Historically, this unit of the BLM managed System of Conservation Lands was nearly inaccessible to its heir apparent--the public.
Thanks to a generous donation from Rocky Mountain Elk Foundation the Wyoming Game and Fish acquired a public access easement to the 33,000 acre Raymond Mountain Wilderness Study Area (WSA).
However, this easement through private lands had significant infrastructure costs before it could be available. Visitor services were necessary to ensure protection of adjacent private and public easement resources. Fences needed built, access roads needed graveled, and trailhead infrastructure was necessary to provide sustainable access to the WSA.
Knowing BHA members and supporters, we knew there was an untapped legion of backcountry badasses who value access to wild public land....and we were right! We couldn't have done this without you, our partners, or without a generous donation from Wyoming Game and Fish Commissioner Gay Lynn Byrd.
Thanks to you WY BHA raised and donated $47,000 to expand access to our public lands and participated in a work project to help develop the necessary infrastructure.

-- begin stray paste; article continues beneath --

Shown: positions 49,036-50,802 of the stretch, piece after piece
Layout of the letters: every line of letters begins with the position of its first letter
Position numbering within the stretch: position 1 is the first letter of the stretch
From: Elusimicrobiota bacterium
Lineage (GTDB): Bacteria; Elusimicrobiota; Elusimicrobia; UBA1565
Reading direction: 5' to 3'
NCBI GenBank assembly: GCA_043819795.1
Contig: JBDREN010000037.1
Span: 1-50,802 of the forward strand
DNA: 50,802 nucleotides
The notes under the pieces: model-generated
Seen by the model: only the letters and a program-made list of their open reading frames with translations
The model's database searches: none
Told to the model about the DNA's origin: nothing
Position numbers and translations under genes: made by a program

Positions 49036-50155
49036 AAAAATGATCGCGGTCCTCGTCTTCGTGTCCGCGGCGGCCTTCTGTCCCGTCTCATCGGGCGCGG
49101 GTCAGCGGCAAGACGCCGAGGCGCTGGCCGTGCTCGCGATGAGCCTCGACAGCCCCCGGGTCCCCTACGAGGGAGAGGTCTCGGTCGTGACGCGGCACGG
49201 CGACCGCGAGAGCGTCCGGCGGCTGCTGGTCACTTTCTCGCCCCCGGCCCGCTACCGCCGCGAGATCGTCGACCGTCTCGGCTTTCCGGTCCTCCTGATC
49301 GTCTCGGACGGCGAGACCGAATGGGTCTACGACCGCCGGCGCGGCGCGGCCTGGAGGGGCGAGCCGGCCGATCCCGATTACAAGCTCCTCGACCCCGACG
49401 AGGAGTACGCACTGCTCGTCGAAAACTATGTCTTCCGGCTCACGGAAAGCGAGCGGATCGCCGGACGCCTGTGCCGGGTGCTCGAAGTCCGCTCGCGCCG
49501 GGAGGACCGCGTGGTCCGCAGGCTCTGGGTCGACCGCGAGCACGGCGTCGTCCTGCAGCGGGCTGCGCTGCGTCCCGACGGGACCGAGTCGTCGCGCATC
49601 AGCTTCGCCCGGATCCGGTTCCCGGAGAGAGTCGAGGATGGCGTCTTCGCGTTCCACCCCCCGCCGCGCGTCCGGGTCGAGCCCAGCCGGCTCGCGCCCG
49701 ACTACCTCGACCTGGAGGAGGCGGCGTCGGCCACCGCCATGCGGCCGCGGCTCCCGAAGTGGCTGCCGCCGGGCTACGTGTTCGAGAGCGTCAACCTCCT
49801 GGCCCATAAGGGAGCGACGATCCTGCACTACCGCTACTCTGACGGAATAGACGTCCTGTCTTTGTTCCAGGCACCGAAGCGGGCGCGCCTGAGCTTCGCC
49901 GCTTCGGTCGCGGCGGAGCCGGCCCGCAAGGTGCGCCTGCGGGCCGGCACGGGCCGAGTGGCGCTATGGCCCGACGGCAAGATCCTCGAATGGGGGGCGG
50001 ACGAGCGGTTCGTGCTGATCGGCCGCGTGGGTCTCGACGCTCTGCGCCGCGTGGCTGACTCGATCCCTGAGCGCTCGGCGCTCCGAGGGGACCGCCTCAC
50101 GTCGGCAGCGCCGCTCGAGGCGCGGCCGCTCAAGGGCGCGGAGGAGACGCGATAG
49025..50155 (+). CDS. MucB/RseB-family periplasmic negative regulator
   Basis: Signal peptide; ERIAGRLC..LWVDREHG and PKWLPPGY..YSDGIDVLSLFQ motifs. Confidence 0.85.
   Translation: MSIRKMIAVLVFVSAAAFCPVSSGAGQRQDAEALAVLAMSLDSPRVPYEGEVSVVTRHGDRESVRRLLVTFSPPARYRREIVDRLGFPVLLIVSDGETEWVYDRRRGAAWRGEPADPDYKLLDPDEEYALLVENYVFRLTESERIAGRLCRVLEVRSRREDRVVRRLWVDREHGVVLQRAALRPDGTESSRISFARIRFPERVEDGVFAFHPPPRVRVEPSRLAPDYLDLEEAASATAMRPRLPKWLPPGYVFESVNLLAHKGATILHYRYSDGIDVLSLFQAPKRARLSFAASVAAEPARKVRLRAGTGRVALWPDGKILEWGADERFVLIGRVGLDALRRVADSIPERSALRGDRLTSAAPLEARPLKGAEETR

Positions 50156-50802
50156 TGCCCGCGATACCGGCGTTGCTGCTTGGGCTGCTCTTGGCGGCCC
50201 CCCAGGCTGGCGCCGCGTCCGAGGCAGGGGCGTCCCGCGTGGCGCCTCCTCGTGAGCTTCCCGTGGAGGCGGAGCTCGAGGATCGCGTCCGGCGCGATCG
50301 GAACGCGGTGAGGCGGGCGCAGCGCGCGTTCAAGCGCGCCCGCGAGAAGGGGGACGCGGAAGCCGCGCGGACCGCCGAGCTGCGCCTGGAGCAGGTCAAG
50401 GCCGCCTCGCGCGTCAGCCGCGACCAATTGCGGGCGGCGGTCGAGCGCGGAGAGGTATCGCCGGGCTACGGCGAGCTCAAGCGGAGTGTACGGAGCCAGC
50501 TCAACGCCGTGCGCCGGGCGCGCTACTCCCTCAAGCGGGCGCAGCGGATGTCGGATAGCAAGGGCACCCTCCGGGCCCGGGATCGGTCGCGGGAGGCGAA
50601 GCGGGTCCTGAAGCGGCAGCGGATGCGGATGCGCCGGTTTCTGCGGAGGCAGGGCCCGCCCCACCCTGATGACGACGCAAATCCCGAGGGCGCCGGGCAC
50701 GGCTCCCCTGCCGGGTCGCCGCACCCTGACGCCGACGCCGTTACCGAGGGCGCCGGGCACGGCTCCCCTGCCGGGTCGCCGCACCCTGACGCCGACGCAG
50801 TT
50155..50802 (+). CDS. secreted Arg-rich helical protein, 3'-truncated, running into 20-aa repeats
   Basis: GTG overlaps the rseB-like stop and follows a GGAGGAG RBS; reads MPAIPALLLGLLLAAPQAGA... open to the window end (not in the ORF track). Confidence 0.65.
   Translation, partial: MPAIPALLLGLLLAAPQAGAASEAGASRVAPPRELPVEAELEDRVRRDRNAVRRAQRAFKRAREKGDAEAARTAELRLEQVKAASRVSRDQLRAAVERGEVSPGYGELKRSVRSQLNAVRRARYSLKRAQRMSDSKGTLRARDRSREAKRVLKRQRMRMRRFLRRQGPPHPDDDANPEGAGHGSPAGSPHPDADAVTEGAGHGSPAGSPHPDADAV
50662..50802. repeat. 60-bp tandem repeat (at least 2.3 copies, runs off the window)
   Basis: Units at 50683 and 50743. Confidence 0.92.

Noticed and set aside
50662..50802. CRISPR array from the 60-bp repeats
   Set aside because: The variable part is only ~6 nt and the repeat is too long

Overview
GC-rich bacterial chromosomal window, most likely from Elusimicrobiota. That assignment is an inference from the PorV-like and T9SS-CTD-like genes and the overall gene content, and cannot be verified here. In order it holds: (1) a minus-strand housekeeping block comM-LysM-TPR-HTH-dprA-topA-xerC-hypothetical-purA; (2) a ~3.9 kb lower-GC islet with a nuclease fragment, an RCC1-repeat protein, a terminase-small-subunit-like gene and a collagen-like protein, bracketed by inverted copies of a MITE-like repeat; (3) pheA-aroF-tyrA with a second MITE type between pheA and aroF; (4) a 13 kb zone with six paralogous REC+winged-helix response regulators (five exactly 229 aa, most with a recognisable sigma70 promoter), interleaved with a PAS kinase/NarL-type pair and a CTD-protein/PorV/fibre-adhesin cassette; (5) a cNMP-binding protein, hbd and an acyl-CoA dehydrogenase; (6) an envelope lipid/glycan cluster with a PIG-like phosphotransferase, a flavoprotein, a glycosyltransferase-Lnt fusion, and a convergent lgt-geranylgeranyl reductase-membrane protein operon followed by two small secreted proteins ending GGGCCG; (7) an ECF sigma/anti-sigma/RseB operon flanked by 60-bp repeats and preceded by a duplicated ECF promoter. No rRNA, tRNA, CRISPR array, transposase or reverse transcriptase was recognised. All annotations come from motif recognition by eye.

Columbus Peak Land Exchange:
The Wyoming BHA board voted unanimously to oppose the State Lands and Investments Columbus Peak land exchange outside Dayton Wyoming. The board participated in public meetings and conversations with the State of Wyoming prior to writing a formal letter to oppose. "Backcountry Hunters and Anglers (BHA) of Wyoming is writing this letter to express our continued opposition to the Columbus Peak Ranch Exchange in Sheridan County. After careful consideration of this exchange, WY BHA does not believe there is adequate benefit to the citizens of Wyoming to move forward for a variety of reasons. The value discrepancy, the quality of the wildlife habitat, and the intrinsic backcountry value of the property that the State would lose are some of those reasons. This letter of opposition comes on behalf of our Wyoming BHA board who voted unanimously in opposition to this exchange. We urge the State Lands and Investments board to vote no/against this land exchange." - Wyoming BHA